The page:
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UK BIO 304 - Lecture 18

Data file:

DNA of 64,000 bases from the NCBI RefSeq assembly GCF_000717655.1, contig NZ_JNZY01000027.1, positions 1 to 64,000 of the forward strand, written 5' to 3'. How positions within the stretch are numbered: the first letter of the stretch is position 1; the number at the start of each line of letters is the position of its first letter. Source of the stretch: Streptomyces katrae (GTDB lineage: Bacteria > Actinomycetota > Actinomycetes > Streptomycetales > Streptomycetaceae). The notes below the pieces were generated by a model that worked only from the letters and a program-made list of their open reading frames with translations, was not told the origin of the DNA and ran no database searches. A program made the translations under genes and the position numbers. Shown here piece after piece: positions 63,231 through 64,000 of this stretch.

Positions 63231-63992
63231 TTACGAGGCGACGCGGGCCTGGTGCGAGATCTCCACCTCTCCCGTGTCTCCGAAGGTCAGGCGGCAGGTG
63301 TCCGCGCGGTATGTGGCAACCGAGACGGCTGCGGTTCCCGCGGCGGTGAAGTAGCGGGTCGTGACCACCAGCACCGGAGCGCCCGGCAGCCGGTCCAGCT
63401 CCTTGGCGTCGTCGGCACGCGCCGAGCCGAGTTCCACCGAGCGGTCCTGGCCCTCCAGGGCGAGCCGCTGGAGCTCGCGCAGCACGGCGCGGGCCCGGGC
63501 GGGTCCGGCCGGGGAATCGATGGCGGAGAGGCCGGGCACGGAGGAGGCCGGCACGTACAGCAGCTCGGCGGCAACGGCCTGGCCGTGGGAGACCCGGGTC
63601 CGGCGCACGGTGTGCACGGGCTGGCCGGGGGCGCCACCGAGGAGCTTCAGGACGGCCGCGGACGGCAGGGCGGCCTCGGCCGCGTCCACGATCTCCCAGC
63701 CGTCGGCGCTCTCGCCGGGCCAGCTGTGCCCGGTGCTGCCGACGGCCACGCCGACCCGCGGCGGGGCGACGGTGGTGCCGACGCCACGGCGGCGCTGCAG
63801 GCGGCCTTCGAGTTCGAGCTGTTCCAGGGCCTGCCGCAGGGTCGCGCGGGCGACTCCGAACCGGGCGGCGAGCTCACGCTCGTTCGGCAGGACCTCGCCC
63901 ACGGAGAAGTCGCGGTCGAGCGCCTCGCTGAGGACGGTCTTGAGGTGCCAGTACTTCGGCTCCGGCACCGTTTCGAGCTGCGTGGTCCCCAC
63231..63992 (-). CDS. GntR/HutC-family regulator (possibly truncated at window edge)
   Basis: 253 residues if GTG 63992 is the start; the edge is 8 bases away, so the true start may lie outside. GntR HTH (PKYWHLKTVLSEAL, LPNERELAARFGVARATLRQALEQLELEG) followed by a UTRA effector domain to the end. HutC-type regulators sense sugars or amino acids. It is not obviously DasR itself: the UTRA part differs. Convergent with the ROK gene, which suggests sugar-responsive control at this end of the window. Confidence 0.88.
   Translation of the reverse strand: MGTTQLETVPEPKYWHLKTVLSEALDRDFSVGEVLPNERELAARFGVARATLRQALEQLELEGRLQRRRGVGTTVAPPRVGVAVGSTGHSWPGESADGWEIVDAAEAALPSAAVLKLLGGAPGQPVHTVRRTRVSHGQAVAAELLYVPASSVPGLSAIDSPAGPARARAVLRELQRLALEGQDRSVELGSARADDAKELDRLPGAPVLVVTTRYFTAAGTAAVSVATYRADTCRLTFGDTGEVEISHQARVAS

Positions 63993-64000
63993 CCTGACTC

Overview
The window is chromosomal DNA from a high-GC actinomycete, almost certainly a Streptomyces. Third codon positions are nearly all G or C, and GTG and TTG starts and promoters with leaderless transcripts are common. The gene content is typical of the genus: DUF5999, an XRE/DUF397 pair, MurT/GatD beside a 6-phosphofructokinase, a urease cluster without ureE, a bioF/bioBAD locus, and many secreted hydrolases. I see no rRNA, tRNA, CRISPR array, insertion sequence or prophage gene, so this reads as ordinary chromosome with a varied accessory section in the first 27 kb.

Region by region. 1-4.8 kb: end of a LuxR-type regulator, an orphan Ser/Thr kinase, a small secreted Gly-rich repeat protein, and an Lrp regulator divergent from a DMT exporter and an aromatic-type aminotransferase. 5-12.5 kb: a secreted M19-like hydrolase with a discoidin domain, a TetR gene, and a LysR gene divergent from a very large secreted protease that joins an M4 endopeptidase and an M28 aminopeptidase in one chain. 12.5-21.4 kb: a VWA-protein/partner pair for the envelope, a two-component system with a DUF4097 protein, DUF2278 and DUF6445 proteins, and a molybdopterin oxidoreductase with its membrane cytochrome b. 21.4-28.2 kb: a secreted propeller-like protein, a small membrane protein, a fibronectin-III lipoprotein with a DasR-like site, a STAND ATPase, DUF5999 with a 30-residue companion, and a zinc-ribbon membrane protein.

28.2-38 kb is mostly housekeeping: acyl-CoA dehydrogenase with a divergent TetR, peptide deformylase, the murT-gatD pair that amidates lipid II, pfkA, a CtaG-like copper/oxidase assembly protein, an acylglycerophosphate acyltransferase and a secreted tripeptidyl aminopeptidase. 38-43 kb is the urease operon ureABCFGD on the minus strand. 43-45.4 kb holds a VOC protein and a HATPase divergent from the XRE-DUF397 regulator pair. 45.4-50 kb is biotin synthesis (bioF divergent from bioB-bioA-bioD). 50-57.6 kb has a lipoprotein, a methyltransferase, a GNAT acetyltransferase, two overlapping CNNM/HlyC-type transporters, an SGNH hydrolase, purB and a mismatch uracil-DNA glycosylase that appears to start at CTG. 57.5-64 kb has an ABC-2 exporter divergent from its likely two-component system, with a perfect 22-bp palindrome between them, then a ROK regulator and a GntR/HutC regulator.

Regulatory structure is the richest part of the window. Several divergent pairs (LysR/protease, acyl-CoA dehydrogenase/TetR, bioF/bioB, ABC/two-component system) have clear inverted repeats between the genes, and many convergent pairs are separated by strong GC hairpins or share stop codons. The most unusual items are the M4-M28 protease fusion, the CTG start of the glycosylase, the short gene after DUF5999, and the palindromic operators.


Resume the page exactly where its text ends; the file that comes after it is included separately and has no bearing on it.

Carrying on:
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Slide 1Slide 2Slide 3Slide 4Slide 5Slide 6Slide 7Slide 8Slide 9Slide 10Slide 11Slide 12Slide 13Slide 14Slide 15Slide 16Slide 17Slide 18Slide 19Slide 20Slide 21Slide 22Slide 23Slide 24Slide 25Slide 26Slide 27Slide 28Slide 29Slide 30Slide 31Slide 32Slide 33Slide 34Slide 35Slide 37Fig. 19-1Chapter 19: Population geneticsPopulation geneticsPopulation: interbreeding members of a speciesThree major principles of Darwinian evolutionary theory:• variation for traits exists within populations• selection applies to a subset of those traits (selection can act only upon variations)• traits are genetically transmittedPolymorphism: multiple forms of a gene are commonly found in a population(all studied populations are “wildly” polymorphic)• chromosomal polymorphisms• immunological polymorphisms• protein polymorphisms• nucleic acid sequence/structure polymorphismsp = (2 x MM) + (1 x MN) = frequency of M alleleq = (2 x NN) + (1 x MN) = frequency of N alleleTherefore, frequency of MN reflects the genetic variation in a populationFig. 19-2“Factoids” regarding protein polymorphisms in most species:• structural polymorphisms are displayed by about one-third of all proteins• typically, about 10% of the individuals in a large population are heterozygous for polymorphisms of an average geneTherefore, enormous protein-level variation exists in most populationsFig. 19-2Electrophoretic allelic variants of esterase-5 in DrosophilaFig. 19-3Electrophoretic variants of hemoglobin A in humansEnormous naturally-occuring variation (polymorphism)in protein sequenceEnormous naturally-occuring variation (polymorphism)in chromosomal rearrangementsFig. 19-5Enormous naturally-occuring variation (polymorphism)in nucleotide sequence Restriction sites within Drosophila xdh gene(58 wild chromosomes sampled) 4-base sites in 4.5 kb DNA* Site present in minority of chromosomes0/1 Site in ½ of chromosomesEnormous naturally-occuring variation (polymorphism)in tandem repeat arrays (VNTRs)Hardy-Weinberg EquilibriumRandom mating within a large population assures a stable equilibrium of genetic diversity in subsequent generationsprovided that certain assumptions apply:Mating is random(no biased mating, infinite population size)Allele frequencies do not change (no selection, no migration, etc.)Hardy-Weinberg EquilibriumFor a two-allele system, all genotypes exist as a simpleproduct of the frequency of each allele:homozygotes = p2 or q2 heterozygotes = 2pq p2 + 2pq + q2 = 1 Box 19-2Box 19-2Fig. 19-6Rare alleles are almost always found in heterozygotes, almost never homozygousAllele frequencies determine frequenciesof homozygotes and heterozygotesAnother measure of heterozygosity ishaplotype diversityHaplotype: combination of non-allelic alleles on a single chromosomeAllele and genotype frequencies can vary between populations,while exhibiting H-W equilibria within each populationMN allele and genotype frequenciesreflect Hardy-Weinberg assumptionsFig. 19-7Non-random mating: inbreeding (mating among relatives)Positive inbreeding:Mating among relativesis more common than randomIncreases frequenciesof homozygotes in a populationFig. 19-8Extreme inbreeding: self-fertilization results in loss of heterozygosityNo change in p or q; change only in heterozygosity and diversityNegative inbreeding (enforced outbreeding)-barriers to inbreeding are common attributes of successful populationsPositive assortative mating- individuals chose “like” mates (not necessarily relatives)Negative assortative mating- individuals choose dissimilar matesSources of variation• Mutation – very slow•Mutation is the ultimate source of variationBut spontaneous mutations occur at extremely low frequenciesBox 19-3Mutation frequency is influenced by allele frequencyMutation alone is a very slow evolutionary force and cannot directly account for diversity observed in populations.Sources of variation• Mutation – very slow• Recombination – rapidly mixes genes to provide new genetic combinations in a population • Migration – gene flow among different populations changes gene frequenciesSelection: directed change in genotypes in a populationFitness: survival and reproduction success; function of genotype and environmentFitness can be obvious (mortality, sterililty)• HbS/HbS: severe anemia, low survival• HbS/HbA: apparent resistance to malariaor more subtle/partial/conditionalFig. 19-9 Fitness (viability) of various homozygotes as a function of temperatureDrosophila pseudoobscuraFig. 19-11Enhanced fitness of a genotype will enrich those genesin subsequent generations of that populationFrequencies of positively selected genes increase over timeFrequencies of negatively selected genes decrease over timeChange in A frequency (p) is greatest where p = qFor a two-allele system, mean fitness (W) in a population is the proportional contribution of fitness by each genotype (A/A, A/a, a/a) W = p2WA/A + 2pqWA/a + q2Wa/a WA/A and WA/a > Wa/a p should increaseq should decreaseWa/a > WA/A and WA/a q should increasep should decreaseFig. 19-12p for malic dehydrogenase electrophoretic mobility variant MDHF where WS/S=1, WS/F=0.75, WF/F=0.4 Fitness can account for allele frequency changes over timeSelection: directed change in genotypes in a populationFitness: survival and reproduction success; function of genotype and environment Frequency independent selection: fitness is independent of genotype frequencyFrequency dependent selection: fitness changes as genotype frequency changesRandom genetic drift: random changes in gene frequency that can lead to extinction/fixation of genes • Requires no selection• Essentially “sampling error” inherent in each generation in achieving Hardy- Weinberg equilibrium• Most exaggerated in small populations (especially “founder effects”)• Allows isolated populations to diverge without differential selection (each experiences its own drift history)Fig. 19-13Model: history of emergence of ten mutations and their drift in a population over timeDrift to extinction for nine; drift to p=1 in oneDrift explains differences in unselected allelefrequencies in isolated populationsGenetic change is directed by diverse evolutionary forceswhich tend to increase (blue) or decrease (red) variationRecommended problems in Chapter 19: 3, 5, 12,